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  3. cantunamunch

    cantunamunch Meh Skier

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    Which begs several questions, for example.

    1) If a ski is less good than the Steadfast in condition (x) and condition (y) but considerably better than the Steadfast in condition (z), is it an overall better ski?

    2) if a ski is less good than the Steadfast overall, should it bother competing on price point?

    3) if the questions in the last paragraph are hard to answer - isn't it really a rental ski?
     
  4. epic

    epic Making fresh tracks Instructor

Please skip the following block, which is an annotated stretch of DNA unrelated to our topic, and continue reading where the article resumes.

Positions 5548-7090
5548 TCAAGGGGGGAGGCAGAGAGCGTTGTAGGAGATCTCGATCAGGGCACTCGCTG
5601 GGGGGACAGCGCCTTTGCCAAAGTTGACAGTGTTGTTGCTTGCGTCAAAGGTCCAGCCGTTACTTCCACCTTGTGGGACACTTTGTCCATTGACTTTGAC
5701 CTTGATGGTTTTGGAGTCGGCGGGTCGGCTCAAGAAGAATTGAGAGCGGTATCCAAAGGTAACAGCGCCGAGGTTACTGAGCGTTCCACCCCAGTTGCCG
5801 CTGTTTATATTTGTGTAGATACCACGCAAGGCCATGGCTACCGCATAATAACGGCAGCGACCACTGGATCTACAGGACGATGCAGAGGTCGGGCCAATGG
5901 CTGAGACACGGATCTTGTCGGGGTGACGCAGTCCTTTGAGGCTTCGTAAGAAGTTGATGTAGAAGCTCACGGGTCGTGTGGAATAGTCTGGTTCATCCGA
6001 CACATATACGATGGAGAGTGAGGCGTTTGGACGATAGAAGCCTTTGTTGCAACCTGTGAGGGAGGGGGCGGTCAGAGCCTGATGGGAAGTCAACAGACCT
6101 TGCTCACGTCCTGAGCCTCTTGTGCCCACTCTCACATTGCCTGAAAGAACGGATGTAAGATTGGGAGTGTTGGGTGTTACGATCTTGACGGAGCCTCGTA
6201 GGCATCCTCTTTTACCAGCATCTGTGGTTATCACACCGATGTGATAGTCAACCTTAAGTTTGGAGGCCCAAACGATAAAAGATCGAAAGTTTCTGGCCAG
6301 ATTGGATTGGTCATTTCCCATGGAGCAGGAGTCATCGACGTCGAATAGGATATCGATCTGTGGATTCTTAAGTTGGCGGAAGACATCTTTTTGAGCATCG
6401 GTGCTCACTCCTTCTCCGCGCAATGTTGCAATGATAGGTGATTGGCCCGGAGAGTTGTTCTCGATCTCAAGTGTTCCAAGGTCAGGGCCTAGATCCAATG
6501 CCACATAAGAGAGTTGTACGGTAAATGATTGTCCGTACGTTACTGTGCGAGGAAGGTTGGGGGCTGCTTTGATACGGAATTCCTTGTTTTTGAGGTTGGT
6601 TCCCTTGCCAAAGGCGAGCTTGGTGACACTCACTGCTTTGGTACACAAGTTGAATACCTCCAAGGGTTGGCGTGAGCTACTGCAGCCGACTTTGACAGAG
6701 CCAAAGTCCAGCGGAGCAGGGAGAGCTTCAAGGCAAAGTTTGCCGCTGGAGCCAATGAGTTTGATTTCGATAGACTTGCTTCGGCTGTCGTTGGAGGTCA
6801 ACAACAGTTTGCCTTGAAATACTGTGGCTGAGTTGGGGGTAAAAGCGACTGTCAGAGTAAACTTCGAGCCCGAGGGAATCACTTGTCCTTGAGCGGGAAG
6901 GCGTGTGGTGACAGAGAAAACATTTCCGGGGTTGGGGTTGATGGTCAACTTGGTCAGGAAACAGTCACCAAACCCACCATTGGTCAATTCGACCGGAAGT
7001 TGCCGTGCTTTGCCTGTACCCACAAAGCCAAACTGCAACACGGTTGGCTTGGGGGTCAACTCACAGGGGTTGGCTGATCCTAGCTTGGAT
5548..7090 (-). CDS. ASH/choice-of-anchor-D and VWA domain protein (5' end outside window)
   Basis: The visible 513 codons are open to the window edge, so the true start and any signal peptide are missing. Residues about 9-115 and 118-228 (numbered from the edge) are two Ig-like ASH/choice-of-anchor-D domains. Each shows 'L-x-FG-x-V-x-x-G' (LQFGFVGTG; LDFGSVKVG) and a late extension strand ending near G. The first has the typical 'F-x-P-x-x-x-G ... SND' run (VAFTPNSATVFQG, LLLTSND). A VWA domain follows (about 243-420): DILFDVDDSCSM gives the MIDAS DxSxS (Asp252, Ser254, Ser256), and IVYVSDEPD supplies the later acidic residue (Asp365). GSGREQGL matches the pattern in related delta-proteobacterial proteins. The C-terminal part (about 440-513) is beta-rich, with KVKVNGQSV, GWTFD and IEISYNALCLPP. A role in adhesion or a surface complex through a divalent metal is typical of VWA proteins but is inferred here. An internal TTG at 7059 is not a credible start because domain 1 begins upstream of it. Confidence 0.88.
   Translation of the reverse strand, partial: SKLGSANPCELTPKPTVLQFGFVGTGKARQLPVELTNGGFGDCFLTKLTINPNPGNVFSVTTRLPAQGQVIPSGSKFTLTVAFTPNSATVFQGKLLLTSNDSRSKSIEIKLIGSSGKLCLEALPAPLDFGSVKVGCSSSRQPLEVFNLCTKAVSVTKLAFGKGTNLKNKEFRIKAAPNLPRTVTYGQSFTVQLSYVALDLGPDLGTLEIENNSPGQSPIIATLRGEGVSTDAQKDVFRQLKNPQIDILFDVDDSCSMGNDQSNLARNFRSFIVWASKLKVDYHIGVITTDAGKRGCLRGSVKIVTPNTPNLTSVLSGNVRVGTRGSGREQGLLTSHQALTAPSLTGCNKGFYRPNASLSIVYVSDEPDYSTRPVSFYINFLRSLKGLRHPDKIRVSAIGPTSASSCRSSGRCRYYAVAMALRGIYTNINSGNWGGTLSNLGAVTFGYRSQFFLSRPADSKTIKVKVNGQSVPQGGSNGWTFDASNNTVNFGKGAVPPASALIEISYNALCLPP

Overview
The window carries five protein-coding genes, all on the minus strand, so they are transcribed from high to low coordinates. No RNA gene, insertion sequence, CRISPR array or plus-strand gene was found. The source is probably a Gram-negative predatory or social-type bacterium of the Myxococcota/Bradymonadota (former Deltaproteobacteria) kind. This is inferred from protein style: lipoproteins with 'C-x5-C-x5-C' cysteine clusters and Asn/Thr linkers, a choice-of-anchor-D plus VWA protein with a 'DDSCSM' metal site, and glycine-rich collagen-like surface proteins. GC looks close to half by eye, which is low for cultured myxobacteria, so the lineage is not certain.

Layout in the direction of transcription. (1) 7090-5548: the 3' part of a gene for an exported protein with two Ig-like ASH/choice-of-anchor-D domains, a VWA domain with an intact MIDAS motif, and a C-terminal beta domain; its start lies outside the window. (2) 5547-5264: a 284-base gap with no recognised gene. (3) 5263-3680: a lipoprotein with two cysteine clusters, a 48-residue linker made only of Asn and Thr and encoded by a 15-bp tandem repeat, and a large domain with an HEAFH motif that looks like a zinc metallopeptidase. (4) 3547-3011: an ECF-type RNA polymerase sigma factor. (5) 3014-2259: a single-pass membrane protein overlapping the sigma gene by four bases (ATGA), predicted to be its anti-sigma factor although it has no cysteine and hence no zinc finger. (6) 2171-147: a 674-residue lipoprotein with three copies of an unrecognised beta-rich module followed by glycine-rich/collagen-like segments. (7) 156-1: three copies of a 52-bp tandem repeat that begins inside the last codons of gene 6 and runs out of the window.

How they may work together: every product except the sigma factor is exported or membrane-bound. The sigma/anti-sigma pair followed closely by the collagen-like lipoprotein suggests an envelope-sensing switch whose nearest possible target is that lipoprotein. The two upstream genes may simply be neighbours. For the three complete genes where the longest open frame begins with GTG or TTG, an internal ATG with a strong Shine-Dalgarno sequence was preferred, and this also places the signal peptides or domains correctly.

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    I have to disagree Phil, I thought the Steadfast was the best ski of those three. Where did it rule? The Front Four baby!
     
  5. Philpug

    Philpug Enjoying being back on two wheels. Admin Pugski Ski Tester

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    Now that you say that..I recall you liking the Steadfast. :thumb:
     


  6. Jim McDonald

    Jim McDonald My Sunset View Skier

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    I bought theat 177 Hell'n Back 98mm for my first trip to the Alps.
    Loved it in the conditions -- lots of hard, fast groomers, nothing but baked crap off-piste. Often wish I hadn't sold it.
     
  7. Shawn C.

    Shawn C. Putting on skis Skier

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    Is that a Chrysler K Car? There's some subtle genius at play in that graphic!
     
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  8. Philpug